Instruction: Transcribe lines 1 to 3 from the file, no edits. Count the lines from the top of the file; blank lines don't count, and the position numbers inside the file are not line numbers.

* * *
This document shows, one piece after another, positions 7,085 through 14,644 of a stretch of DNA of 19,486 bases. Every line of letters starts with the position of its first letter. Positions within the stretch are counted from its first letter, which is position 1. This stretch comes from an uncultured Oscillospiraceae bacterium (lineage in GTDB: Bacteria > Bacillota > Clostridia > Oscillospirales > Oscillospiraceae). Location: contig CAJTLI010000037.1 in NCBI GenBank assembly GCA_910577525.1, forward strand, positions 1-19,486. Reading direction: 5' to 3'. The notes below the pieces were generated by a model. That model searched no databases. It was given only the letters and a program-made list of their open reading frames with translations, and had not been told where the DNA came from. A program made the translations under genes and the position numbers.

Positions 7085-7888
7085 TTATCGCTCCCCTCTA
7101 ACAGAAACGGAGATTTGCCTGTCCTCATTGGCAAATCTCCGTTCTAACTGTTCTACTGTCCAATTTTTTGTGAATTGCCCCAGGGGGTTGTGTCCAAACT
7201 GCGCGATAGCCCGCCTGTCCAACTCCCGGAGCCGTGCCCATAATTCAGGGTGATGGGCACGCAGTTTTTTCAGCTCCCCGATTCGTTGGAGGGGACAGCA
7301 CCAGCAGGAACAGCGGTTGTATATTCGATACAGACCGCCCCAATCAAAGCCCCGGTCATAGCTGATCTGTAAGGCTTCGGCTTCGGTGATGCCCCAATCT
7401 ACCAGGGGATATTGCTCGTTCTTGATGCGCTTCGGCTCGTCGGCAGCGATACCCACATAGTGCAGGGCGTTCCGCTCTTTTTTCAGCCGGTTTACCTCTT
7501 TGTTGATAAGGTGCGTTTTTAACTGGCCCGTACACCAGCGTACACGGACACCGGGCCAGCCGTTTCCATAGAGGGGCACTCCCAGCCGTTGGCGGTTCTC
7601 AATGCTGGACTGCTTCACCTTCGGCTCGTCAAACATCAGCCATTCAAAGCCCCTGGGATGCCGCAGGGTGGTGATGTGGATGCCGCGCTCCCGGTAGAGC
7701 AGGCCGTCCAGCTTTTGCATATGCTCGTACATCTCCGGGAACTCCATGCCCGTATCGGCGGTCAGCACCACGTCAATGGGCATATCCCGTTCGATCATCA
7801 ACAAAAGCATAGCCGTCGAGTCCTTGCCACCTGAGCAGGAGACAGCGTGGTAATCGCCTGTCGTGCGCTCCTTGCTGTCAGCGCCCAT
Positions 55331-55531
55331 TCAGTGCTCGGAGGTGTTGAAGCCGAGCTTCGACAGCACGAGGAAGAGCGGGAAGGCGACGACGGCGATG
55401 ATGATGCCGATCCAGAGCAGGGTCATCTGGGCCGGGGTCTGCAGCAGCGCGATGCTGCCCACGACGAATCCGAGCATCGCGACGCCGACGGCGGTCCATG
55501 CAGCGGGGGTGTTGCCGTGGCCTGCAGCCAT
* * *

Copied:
This document shows, one piece after another, positions 7,085 through 14,644 of a stretch of DNA of 19,486 bases. Every line of letters starts with the position of its first letter. Positions within the stretch are counted from its first letter, which is position 1. This stretch comes from an uncultured Oscillospiraceae bacterium (lineage in GTDB: Bacteria > Bacillota > Clostridia > Oscillospirales > Oscillospiraceae). Location: contig CAJTLI010000037.1 in NCBI GenBank assembly GCA_910577525.1, forward strand, positions 1-19,486. Reading direction: 5' to 3'. The notes below the pieces were generated by a model. That model searched no databases. It was given only the letters and a program-made list of their open reading frames with translations, and had not been told where the DNA came from. A program made the translations under genes and the position numbers.

Positions 7085-7888
7085 TTATCGCTCCCCTCTA